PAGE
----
Confessions of a Recovering Baby Boomer

Posted: March 15, 2016 in career, career development, Gift of Self Career Services
Tags: , , ,

social-security-card-baby-boomers1OK, I admit it. I was born smack dab in the middle of the Boomer Generation. I can’t help it; I was not privy to the decision for me to enter the world.

I did a quick Internet search this morning on the term “Millennial”, came up with over 1.6 million hits. Wow! And I am constantly hearing about how the New Workforce is so disloyal, impatient, in it for themselves, etc., etc., etc.

Some time ago I read the following (don’t ask me where, I read all the time): “If you give a Boomer another task, they see an opportunity. If you give the same task to a Millennial (or any of the new terms out there for the emerging work force), they see MORE WORK!”

I’ve been puzzling over that distinction for some time now, asking myself “Who is right here?”

I think I have the answer: They BOTH are!

Another task IS more work, and it is ALSO an opportunity to demonstrate value, acquire more skills, expand one’s influence, etc.

Having read a number of books and countless blogs on this topic as well as working with individuals whose birthdays place them in virtually all the work groups out there today, I feel I have some practical insights regarding these shifts in the workplace. A client once told me that his son challenged him for his unwavering commitment to the company that decided to show him the door, suggesting that it was a waste of time. My client was able to see the other side of the coin as well, noting that his extensive experience, qualifications, skill sets, etc. were a direct result of his years with the company. As a newly minted “Free Agent,” he can now take all of his expertise out into the wide and woolly world of new employment opportunities.

So, opportunity and more work can happen simultaneously.

What can we do about this, as either an employer or employee? Is loyalty completely dead?

Thoughts for the Employer:

A former co-worker has suggested that loyalty in the newer workforce is not dead, but it now wants to be earned, not simply given immediately. Take steps to demonstrate that they are valued, allowed to have a life outside of work, seen as real “Human Resources” to be tapped into, nurtured and developed (reference my blog, “Play Me or Trade Me” for more on this). Help them discover and develop their natural talents and capabilities, rather than simply insisting that they merely “do what they are told.”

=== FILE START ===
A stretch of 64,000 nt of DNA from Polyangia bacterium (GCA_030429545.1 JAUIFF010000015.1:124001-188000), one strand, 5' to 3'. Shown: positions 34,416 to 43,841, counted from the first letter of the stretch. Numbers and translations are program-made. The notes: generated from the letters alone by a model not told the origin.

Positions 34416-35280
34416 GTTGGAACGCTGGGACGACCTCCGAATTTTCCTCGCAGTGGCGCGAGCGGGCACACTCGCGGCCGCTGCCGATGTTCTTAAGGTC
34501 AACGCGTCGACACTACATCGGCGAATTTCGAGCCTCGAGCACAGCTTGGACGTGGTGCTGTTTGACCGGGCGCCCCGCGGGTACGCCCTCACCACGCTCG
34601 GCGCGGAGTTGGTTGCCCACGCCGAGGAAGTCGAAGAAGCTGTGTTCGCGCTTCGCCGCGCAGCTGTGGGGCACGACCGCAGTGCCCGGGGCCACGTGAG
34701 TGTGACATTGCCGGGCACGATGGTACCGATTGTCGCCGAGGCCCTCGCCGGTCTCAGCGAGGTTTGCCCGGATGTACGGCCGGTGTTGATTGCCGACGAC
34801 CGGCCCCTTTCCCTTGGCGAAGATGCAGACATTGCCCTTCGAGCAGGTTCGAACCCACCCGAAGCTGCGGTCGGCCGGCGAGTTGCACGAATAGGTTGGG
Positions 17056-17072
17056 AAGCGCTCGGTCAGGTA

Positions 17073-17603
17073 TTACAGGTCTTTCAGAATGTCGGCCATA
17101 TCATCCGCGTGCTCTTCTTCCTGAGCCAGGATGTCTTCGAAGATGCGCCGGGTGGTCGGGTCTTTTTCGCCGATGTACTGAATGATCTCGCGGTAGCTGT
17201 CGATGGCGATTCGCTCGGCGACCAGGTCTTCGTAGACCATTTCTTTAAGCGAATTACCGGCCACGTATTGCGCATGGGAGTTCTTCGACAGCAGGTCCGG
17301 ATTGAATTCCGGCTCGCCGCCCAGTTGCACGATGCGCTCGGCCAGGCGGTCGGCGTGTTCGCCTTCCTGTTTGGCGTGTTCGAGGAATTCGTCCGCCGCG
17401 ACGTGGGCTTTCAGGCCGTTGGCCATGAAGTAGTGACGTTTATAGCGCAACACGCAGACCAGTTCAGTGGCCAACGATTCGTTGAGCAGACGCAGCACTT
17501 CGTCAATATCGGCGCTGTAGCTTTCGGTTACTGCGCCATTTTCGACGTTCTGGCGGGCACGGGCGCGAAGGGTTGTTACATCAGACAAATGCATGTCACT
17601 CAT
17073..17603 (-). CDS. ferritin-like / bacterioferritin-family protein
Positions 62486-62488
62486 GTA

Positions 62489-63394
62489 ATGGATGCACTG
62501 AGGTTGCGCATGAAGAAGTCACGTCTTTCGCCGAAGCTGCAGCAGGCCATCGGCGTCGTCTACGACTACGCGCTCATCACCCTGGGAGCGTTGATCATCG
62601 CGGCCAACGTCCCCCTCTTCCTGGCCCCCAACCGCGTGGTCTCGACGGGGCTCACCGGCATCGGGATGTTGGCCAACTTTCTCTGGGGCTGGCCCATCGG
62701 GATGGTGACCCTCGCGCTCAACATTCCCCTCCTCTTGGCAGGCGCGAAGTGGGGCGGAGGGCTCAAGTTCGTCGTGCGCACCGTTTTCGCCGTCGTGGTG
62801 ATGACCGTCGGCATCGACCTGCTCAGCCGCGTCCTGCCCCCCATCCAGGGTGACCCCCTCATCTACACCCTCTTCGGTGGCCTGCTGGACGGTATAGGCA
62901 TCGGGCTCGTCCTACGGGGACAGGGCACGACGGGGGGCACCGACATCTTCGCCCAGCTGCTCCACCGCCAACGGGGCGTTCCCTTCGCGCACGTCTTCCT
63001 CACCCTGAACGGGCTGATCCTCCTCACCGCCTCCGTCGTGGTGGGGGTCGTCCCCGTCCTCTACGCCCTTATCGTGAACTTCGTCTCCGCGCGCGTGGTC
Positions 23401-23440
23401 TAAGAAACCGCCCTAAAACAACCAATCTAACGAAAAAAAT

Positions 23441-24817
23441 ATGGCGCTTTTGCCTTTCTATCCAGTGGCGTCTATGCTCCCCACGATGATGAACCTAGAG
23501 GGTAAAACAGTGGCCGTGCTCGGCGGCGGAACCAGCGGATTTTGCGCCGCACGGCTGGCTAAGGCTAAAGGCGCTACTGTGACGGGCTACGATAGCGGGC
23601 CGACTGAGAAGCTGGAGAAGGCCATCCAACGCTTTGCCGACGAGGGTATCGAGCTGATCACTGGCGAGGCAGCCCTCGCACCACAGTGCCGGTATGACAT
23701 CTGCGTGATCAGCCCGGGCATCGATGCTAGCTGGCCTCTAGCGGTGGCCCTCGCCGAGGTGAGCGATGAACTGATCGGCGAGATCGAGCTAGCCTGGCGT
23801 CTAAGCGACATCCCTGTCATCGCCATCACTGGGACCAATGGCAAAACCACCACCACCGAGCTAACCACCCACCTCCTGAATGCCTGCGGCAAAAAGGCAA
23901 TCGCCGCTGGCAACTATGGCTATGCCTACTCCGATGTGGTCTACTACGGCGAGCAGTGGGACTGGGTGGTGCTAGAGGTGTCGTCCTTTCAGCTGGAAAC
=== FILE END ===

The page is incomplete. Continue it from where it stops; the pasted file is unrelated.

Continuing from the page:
Insights for the Employee:

Identify what I like to call “Your Best Stuff,” the God-given abilities, interests, values that drive you and seek opportunities to practice them in your present job and in your career development. This is why I borrowed the phrase “Work as Gift of Self” from Marsha Sinetar in To Build the Live You Want, Create the Work You Love.

After all, wouldn’t it be great if “doing what I am told” and “getting to do what I do best every day” were the same message?!

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Comments
  1. Confessions of a Recovering Jones’er.
    Love reading your thoughts, Mr. B. I’m technically a Generation Jones (1954-1965); an inbetween’er. We reflect values of both Boomers and X’ers and have a major identity crisis because we are neither, and we are both. We’ve watched all the factories shut down, double-digit inflation, the layoffs, the high unemployment of the 70’s-80’s; wanting all that the Boomers had just moments before us, yet watching it all slip through our fingers. My dad was pink-slipped by GM just a few years before his full retirement. That was the example of “loyalty” by an employer many of us witnessed as teens. We were the first to embrace the idea of Me, Inc.; not out of selfishness ambition, but out of basic necessity in the marketplace. Flexibility, adaptability, re-tooling, and re-education have been the norm for Jones’ in a working world of downsizing, rightsizing, and RIF’s. The Great Recession was just another day at the office. Because of that, I think we’re a bit jaded, distrusting and cynical towards employers, especially those who put profits before people. In that, work has become a search for self-identity; a journey of discovering who we are and where we fit “in-between” these two larger generations. Work as a gift of self, is all that we hold to and trust in an ever changing world.

  2. Lloyd Weiler says:

    Great read Barry, I have never heard the distinction of the age groups but it makes sense! Being born in 1983 and growing up on a farm I learned that success comes in the form of hard and true grit!! Unfortunately it was not my idea but my dads to teach me work ethic and as I look around now at my peers now its seems a lost art! The idea of working as an independent person not tied to any company is great! I think it keeps us from getting the intitlement mentality! I know this varies from place to place but I see most people looking for a hand out than hand up! In short I’m scared that as we go back to the point where each is responsible for his own future, can our work force handle the brutal reality that no one will take care of them if they don’t? Information in the form of this article is a great wake up call that no one is coming to their rescue! Keep writing and wake up you who slumber!

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